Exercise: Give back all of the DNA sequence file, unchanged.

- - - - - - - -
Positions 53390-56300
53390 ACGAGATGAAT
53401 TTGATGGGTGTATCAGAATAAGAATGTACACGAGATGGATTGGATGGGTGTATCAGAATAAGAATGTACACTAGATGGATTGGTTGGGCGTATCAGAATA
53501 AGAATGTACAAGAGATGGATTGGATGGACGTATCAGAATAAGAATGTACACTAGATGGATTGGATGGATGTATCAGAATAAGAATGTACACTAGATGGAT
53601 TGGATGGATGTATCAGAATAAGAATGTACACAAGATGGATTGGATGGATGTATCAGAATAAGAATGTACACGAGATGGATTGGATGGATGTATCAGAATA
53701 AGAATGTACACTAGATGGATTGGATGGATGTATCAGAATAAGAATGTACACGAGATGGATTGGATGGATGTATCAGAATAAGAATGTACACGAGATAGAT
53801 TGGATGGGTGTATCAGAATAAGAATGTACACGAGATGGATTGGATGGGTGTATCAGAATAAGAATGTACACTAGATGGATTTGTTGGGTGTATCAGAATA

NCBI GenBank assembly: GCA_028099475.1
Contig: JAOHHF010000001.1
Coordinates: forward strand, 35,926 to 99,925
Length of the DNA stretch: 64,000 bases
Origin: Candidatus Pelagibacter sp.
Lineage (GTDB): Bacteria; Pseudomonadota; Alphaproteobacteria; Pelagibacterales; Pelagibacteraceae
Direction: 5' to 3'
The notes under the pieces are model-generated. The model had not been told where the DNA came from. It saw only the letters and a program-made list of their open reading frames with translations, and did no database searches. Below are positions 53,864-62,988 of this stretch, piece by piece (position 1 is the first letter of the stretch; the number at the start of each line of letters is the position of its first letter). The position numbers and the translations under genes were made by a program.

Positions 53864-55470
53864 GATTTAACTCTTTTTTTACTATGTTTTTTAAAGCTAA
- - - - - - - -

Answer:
Positions 53390-56300
53390 ACGAGATGAAT
53401 TTGATGGGTGTATCAGAATAAGAATGTACACGAGATGGATTGGATGGGTGTATCAGAATAAGAATGTACACTAGATGGATTGGTTGGGCGTATCAGAATA
53501 AGAATGTACAAGAGATGGATTGGATGGACGTATCAGAATAAGAATGTACACTAGATGGATTGGATGGATGTATCAGAATAAGAATGTACACTAGATGGAT
53601 TGGATGGATGTATCAGAATAAGAATGTACACAAGATGGATTGGATGGATGTATCAGAATAAGAATGTACACGAGATGGATTGGATGGATGTATCAGAATA
53701 AGAATGTACACTAGATGGATTGGATGGATGTATCAGAATAAGAATGTACACGAGATGGATTGGATGGATGTATCAGAATAAGAATGTACACGAGATAGAT
53801 TGGATGGGTGTATCAGAATAAGAATGTACACGAGATGGATTGGATGGGTGTATCAGAATAAGAATGTACACTAGATGGATTTGTTGGGTGTATCAGAATA

NCBI GenBank assembly: GCA_028099475.1
Contig: JAOHHF010000001.1
Coordinates: forward strand, 35,926 to 99,925
Length of the DNA stretch: 64,000 bases
Origin: Candidatus Pelagibacter sp.
Lineage (GTDB): Bacteria; Pseudomonadota; Alphaproteobacteria; Pelagibacterales; Pelagibacteraceae
Direction: 5' to 3'
The notes under the pieces are model-generated. The model had not been told where the DNA came from. It saw only the letters and a program-made list of their open reading frames with translations, and did no database searches. Below are positions 53,864-62,988 of this stretch, piece by piece (position 1 is the first letter of the stretch; the number at the start of each line of letters is the position of its first letter). The position numbers and the translations under genes were made by a program.

Positions 53864-55470
53864 GATTTAACTCTTTTTTTACTATGTTTTTTAAAGCTAA